Sediment quality characteristics of salmonid spawning grounds

2013-03-08T13:45:38Z (GMT) by David J. Milan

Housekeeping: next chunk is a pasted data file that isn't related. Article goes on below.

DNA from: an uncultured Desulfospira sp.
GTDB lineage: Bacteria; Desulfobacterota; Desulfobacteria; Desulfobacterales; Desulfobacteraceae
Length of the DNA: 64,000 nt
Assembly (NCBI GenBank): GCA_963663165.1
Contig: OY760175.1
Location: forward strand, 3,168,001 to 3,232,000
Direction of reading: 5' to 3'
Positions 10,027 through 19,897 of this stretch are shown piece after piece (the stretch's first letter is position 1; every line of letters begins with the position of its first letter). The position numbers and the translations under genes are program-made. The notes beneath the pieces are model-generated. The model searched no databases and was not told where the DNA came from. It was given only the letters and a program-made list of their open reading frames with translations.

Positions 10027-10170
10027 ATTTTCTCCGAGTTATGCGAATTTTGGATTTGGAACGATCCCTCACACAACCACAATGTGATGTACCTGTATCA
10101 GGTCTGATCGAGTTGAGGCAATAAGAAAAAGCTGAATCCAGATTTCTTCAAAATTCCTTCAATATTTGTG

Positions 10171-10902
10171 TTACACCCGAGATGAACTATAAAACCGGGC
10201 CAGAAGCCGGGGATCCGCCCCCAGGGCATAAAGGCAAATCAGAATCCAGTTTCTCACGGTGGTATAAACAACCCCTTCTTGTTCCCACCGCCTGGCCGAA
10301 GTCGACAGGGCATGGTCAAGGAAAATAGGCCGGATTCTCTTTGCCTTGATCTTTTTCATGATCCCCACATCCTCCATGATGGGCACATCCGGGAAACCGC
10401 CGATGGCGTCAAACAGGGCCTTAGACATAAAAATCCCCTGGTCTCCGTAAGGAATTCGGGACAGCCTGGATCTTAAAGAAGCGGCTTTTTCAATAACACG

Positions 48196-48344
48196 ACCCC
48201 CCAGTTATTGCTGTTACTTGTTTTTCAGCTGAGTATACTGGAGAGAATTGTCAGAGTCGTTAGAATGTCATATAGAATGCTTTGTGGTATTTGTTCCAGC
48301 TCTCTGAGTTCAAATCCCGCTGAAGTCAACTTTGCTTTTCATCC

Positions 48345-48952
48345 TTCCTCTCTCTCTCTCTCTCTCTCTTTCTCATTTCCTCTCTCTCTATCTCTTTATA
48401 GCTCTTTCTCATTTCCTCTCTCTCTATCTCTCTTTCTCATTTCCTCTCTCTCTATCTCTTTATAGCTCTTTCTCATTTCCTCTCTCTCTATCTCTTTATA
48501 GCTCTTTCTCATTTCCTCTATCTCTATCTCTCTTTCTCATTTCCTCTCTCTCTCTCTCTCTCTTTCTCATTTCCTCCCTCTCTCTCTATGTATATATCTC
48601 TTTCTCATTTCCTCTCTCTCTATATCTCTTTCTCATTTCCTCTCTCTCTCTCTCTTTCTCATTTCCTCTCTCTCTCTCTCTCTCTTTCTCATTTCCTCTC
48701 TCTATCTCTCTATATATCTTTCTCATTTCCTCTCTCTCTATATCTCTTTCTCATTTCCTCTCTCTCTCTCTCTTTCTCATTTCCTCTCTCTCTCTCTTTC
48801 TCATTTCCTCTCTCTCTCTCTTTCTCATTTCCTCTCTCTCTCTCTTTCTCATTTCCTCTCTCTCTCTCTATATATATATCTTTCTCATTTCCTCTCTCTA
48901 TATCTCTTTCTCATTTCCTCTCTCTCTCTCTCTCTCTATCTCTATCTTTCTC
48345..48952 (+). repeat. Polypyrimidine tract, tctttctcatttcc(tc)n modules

This thesis focuses upon the sediment characteristics of salmonid spawning grounds in a number of lowland and upland catchments in England and discusses the implications of spatial and temporal variability of channel-bed sediment composition upon different stages of the salmonid life-cycle. Substrate samples were obtained by using freeze-coring techniques, thus avoiding the problems of elutriation of fine-sediments which have hindered many studies in the past. Spatial variability is assessed within-site, between-sites and between catchments. Temporal development of channel-bed sediments is assessed both between and within spawning seasons in two upland streams, one of which is regulated. Overall change in sediment quality is demonstrated by changes in armour layer particle-size and variability in the fine-grained sediment population. Vertical infiltration of fine-grained sediments was successfully quantified by analysing core-section loadings over time. Results are explained in terms of mechanisms and processes occurring at each scale. A typology of streams has been developed based upon a continuum of granulometric characteristics which ranged from coarse-grained upland sites to fine-grained (sandy) lowland sites. Sediment quality of a number of lowland streams, based upon indices derived from the literature, were classed as unsuitable by this methodology, largely because of the high loadings of fine-grained sediments (in excess of 14% sub 1.0 mm material). As these streams are known to support good salmonid populations, the usability of such indices is criticised. A model is presented to predict percent weight fine-sediment (sub 1.0 mm) from maximum unit stream power. Error margins limited this application however. The use of freeze-coring techniques for sediment quality assessment are discussed in the light of the results.